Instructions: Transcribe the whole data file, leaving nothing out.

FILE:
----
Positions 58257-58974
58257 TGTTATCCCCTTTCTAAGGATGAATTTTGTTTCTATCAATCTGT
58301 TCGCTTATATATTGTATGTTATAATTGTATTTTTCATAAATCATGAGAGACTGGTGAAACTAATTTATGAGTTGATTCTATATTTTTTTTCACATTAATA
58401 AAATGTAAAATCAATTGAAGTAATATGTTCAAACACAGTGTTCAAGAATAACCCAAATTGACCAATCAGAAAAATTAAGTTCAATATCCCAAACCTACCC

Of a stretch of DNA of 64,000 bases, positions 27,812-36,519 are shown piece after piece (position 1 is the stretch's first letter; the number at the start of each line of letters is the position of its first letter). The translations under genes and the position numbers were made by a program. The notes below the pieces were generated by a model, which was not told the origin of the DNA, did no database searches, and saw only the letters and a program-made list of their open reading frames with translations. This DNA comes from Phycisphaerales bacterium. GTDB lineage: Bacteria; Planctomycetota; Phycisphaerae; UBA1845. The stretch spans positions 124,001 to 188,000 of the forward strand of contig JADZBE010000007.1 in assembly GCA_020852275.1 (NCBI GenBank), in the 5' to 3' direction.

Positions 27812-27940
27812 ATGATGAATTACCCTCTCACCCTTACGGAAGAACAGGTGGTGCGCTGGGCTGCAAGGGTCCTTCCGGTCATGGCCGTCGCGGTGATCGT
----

Positions 58257-58974
58257 TGTTATCCCCTTTCTAAGGATGAATTTTGTTTCTATCAATCTGT
58301 TCGCTTATATATTGTATGTTATAATTGTATTTTTCATAAATCATGAGAGACTGGTGAAACTAATTTATGAGTTGATTCTATATTTTTTTTCACATTAATA
58401 AAATGTAAAATCAATTGAAGTAATATGTTCAAACACAGTGTTCAAGAATAACCCAAATTGACCAATCAGAAAAATTAAGTTCAATATCCCAAACCTACCC

Of a stretch of DNA of 64,000 bases, positions 27,812-36,519 are shown piece after piece (position 1 is the stretch's first letter; the number at the start of each line of letters is the position of its first letter). The translations under genes and the position numbers were made by a program. The notes below the pieces were generated by a model, which was not told the origin of the DNA, did no database searches, and saw only the letters and a program-made list of their open reading frames with translations. This DNA comes from Phycisphaerales bacterium. GTDB lineage: Bacteria; Planctomycetota; Phycisphaerae; UBA1845. The stretch spans positions 124,001 to 188,000 of the forward strand of contig JADZBE010000007.1 in assembly GCA_020852275.1 (NCBI GenBank), in the 5' to 3' direction.

Positions 27812-27940
27812 ATGATGAATTACCCTCTCACCCTTACGGAAGAACAGGTGGTGCGCTGGGCTGCAAGGGTCCTTCCGGTCATGGCCGTCGCGGTGATCGT